While we’ve got used to the Discworld statistics stacking up over the years, the arrival of the fortieth novel in the sequence still seems like an appropriate moment to pause to take (rolling) stock. Especially as it’s also 30 years since the inept wizard Rincewind first fled screaming from danger in The Colour Of Magic .
Throughout, the quality of the novels has never wavered. Plenty else has, though. Whereas the first few books were essentially powered by the lampooning of fantasy tropes, which produced a new kind of magic unique to Pratchett’s work, the Discworld has changed. A medieval world has morphed into what’s essentially a 19th century society, albeit one where humans co-exist with such people – and they’re presented as fully rounded people, it’s important to note – as trolls, dwarves, golems and now even geeky goblins.
Raising Steam marks a completion, of sorts, of this process, because such a world can’t rely on the magic of the Middle Ages for its forward momentum. No, it needs a new power source: coal-fired steam. Step forward Dick Simnel. It would be easy to mistake Simnel for a straightforward, even simple lad, but that’s to overlook the fact that he’s an engineer. And not just a glorified blacksmith, but someone who’s learnt the mysteries of the sliding rule, an innovator, a lad with a shed who knows how to use it.
Through careful experimentation and occasionally blowing stuff up on a more-or-less controlled basis, Simnel has tamed the steam. Having done so, he’s made his way to Ankh-Morpork, and meetings with Harry King, Piss Harry (a man who accumulated his fortune dealing with the city’s waste products) and Moist von Lipwig, con artist turned senior city servant at the bank and post office, and just the man to sell a new idea to the masses. When the duo see Simnel’s locomotive, Iron Girder, they also see the future. What follows is Pratchett’s take on the railway fever that gripped Victorian Britain at the excitable zenith of industrialisation. Despite the misgivings of the city’s tyrant, Vetinari, tracks will be laid.
Which isn’t to say that’s wholly what the book is about at its core. Sure, Pratchett has plenty of fun with vignettes drawing on railway history – Moist’s encounter with nascent travel writer Georgina Bradshaw, for example – but this can also be read as a novel about what progress, for want of a better word, should mean for the wider population.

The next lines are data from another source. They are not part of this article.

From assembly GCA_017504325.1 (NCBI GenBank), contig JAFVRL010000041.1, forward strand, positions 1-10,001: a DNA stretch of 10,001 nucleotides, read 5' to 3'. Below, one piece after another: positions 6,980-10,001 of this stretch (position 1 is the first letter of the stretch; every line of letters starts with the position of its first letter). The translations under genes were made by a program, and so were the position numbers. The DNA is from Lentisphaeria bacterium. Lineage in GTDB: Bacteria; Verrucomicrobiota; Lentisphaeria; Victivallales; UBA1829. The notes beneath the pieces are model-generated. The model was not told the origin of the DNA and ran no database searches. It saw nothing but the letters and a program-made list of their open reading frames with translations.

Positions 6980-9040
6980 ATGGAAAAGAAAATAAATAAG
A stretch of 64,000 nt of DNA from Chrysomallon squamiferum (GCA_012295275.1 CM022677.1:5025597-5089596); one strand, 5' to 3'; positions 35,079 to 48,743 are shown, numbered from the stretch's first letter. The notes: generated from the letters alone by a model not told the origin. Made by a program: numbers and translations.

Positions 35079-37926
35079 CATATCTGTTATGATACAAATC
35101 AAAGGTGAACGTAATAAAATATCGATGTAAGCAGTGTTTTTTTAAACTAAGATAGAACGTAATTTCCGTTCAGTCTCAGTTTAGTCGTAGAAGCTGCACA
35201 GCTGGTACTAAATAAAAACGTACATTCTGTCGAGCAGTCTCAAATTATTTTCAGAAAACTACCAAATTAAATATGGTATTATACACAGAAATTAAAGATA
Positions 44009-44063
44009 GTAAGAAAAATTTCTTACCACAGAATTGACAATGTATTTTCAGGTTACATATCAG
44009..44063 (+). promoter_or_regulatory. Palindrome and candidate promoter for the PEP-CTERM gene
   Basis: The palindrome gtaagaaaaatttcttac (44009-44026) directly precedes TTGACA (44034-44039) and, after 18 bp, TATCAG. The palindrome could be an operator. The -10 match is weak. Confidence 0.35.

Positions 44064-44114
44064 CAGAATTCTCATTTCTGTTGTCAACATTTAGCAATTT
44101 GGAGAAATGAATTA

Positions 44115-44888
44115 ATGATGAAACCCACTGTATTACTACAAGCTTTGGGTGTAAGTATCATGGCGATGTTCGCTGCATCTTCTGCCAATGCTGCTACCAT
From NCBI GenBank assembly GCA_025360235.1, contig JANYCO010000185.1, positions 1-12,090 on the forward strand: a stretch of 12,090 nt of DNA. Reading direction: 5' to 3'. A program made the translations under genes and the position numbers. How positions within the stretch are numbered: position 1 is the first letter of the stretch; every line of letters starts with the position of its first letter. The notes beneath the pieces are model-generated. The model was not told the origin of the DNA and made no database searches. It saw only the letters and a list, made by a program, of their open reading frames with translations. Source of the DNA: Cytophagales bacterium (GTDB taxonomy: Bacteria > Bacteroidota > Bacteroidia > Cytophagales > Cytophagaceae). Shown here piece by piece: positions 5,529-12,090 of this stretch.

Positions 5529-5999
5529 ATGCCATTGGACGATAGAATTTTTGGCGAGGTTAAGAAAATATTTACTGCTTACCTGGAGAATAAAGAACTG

To unpack that idea a little, a recurring theme in Pratchett’s work is that he’s all for live-and-let-live freedom. But how do you practically go about ensuring people have the opportunity (Pratchett is an old-fashioned moralist in that he likes his characters to earn whatever rewards they get) for such freedom? The railway, which brings people together, opens up possibilities and certainly helps, but it’s also a potent symbol of change for those who don’t want change thank you very much. And at the extreme end of those who don’t want change lie the fundamentalists, the violent naysayers, the people who prefer to blow stuff up on a more-or-less uncontrolled basis.
How to counter such a mindset is the overarching preoccupation of the second half of the novel, as Vetinari orders that Moist, Harry and Simnel build a railway all the way to Uberworld. Why? Without giving too much away, it’s because certain dwarves can’t accept being at peace with traditional enemies. (Note to fans: Koom Valley, Vimes the Blackboard Monitor and all that are revisited.)
If that makes Raising Steam sound rather worthy, relax, it’s laugh-out-loud funny too. Who else but Pratchett, for instance, would dare to offer us a Frenchified noble called the Marquis des Aix en Pains? Or bury a sly Thomas the Tank Engine gag in a footnote? A chuffing wonderful book.
Jonathan Wright twitter.com/Jonathanw101
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